SUBJECT II. REVIEW OF HOW WE KNOW WE SEE THINGS
In order to proceed with our exploration of the nature and function of the Imago, Astral, or Empyreal worlds, I must digress and review some critical knowledge I provided last year as to the several ways each of us realizes the physical and empyreal worlds. If we do not create a solid foundation, we shall be lead astray and be lost in fantasy. I ask for patience, please.
REALITIES v. ACTUALITY
Type I Reality:
Dear Friends, for the next few posts, I shall address the difference between what is called reality and that which is Actual. By Actual, I am referring to the essential, underlying structure of this universe–as it is, in and of itself. Such structure encompassing the totality of existence–both physical and aphysical.
Reality is not the same as Actuality. Actuality is the Absolute Primary, while, reality is no more than a useful secondary phenomenon generated by an animate, human mind-brain. Moreover, your personal reality is present when you are actively dreaming and during normal wakefulness.
During wakefulness, sensory data constantly impinges the surface of our bodies, such surfaces being the interface between what is within and what is without. The eyes, the ears, the tongue, the nose, and the skin are all interface organs.
From this richness of sensory information, the central nervous system filters out all data which is not immediately relevant to the matter at hand; interacts with our several memory systems, and generates a virtual image which is back-projected onto the appropriate physical objects providing the sensory data. Subsequently, during wakefulness, the sum total of each physical image generated from sensory data is merged so to form a local virtual world image filled with animate and inanimate objects. There is no ‘theater of mind.’
These mind-brain virtual worlds generated from similar physical surroundings by individuals are amazingly consistent with each other on self-report (barring hallucinations). Moreover, each responds similarly to specific optical and auditory illusions. The reliability and predictability of science is the strongest evidence for validating the overlay of a realized physical world upon a primary existing physicality.
Type I Reality is defined by the general mental overlay of the virtual physical with the actual physical during wakefulness. As we shall see tomorrow, it is not exactly accurate to say that our acting-receiving egos are present in the physical, as our bodies are; rather, our egos exist solely in the virtual physical.
Type II Reality
Today, we continue our discussion of the several types of mental realities (or realizations) found in human beings. Yesterday, we dealt with pseudo-physical or type I reality. i.e., the virtual ‘physical’ world experienced by each of us. This virtual world is created by the central nervous system via sensory data processing so to generate a virtual copy of the external physical which is accurately overlaid onto the proper physical object. Such outward projection being a suitable explanation to explain the competence of our motor skills.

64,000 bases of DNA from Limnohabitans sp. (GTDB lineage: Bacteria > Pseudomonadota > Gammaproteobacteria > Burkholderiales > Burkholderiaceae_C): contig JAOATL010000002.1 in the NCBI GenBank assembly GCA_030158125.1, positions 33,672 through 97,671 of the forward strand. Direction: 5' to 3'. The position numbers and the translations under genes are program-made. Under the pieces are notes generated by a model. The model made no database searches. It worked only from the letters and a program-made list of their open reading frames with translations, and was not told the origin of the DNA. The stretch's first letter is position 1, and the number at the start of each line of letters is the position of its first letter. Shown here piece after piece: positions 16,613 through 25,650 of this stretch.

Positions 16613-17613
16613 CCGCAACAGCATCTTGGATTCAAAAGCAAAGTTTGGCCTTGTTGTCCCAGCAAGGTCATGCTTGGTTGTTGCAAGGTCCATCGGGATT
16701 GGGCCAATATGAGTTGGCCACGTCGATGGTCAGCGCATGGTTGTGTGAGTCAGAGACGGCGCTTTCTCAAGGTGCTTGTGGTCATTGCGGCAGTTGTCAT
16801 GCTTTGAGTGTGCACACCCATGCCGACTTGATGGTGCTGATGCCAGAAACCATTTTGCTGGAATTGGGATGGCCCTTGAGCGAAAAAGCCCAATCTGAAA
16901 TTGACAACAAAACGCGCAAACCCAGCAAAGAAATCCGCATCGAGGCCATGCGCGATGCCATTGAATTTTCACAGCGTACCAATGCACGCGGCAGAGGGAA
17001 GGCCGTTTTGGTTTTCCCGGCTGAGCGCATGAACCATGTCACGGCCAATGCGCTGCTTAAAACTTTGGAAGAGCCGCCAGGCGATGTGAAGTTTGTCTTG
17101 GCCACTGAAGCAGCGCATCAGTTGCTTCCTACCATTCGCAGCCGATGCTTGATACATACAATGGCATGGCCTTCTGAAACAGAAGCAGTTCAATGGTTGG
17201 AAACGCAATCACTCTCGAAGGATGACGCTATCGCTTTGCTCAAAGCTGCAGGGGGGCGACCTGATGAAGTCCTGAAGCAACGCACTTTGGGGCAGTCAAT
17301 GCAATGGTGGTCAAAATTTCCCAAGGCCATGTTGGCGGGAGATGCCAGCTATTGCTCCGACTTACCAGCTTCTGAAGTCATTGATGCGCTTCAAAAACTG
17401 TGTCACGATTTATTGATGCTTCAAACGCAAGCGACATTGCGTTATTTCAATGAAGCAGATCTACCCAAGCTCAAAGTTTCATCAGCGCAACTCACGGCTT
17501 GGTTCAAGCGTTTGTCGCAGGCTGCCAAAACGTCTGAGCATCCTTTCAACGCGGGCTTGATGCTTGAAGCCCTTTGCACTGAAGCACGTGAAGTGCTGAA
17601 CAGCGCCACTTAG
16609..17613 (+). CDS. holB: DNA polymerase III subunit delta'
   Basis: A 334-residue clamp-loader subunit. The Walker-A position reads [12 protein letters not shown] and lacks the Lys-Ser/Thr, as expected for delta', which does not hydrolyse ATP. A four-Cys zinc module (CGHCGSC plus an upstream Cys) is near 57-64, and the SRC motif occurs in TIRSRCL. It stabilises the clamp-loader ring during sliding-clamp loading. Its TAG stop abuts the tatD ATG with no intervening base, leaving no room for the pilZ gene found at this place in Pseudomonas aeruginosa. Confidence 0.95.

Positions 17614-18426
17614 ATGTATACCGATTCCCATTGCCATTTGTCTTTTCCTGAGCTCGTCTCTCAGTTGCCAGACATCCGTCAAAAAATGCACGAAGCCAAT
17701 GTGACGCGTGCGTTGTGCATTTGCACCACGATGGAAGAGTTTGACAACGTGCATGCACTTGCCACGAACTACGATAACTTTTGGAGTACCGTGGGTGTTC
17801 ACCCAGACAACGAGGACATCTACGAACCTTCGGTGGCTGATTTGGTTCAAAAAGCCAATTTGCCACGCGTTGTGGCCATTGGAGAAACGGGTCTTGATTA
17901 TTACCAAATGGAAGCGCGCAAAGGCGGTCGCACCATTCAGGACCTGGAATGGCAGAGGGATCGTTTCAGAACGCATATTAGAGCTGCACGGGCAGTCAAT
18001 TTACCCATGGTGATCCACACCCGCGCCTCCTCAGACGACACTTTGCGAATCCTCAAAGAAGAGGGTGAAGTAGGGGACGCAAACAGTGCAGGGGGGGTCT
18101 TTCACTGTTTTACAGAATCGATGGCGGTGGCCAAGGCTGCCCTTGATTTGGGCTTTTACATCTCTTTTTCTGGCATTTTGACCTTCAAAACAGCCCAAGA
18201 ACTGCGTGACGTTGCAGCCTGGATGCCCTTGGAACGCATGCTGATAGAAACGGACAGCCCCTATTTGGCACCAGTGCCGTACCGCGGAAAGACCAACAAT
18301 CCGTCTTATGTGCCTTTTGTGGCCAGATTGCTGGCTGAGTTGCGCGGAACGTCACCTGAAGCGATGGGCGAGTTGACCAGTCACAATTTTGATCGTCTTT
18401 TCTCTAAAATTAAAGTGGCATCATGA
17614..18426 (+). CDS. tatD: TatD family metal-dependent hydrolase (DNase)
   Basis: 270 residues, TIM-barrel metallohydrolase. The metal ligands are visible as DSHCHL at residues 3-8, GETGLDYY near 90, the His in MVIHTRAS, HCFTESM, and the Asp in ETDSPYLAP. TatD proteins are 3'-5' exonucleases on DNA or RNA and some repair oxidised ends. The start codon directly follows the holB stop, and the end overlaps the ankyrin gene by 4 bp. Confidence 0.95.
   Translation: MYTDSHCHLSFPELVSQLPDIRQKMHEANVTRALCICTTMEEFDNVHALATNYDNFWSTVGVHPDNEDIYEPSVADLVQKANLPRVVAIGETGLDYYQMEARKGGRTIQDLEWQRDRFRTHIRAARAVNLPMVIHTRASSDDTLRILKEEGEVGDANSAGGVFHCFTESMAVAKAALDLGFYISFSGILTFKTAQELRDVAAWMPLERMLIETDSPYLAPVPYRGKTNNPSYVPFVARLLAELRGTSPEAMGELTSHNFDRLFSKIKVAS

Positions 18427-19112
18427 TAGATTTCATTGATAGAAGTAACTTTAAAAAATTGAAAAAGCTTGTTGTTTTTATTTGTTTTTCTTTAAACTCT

Moreover, similar phylogenetic, pseudo-physical worlds are reconstructed by members of each species; though, they differ between species in one way or another.
Type II or personal realities differ significantly from type I realities. Personal realities are formulated individually from information gained primarily from socialization during the process of postnatal ontogeny or development. The building blocks supporting personal reality are: our likes and dislikes, what is and is not pleasant, our mores, our religious beliefs, our traumatic experiences, our hopes and aspirations, our temperaments, our characters, our habits, our personal myths, and almost anything nonphysical you can imagine. Personal reality is the home of our psychological ego state complexes.
The pseudo-physical reality is quite straightforward and exists for survival of the physical individual and his or her eventual procreation. Personal reality is exceeding complex and variable between persons and is the source of group identity, prejudice, violence and the demonic and the angelic.
Clearly, each one of us is not responsible for type I reality–it is provided by natural evolution. However, each is responsible (as well argued by the existentialist philosophers) for the actions arising from his or her physical vehicle in response to the motivators and drivers residing within type II reality. Such personal responsibility being absolute for each of us, regardless of any prior events (presuming normal brain function remains).
Tomorrow, we will discuss type II dream reality in relation to waking type II reality.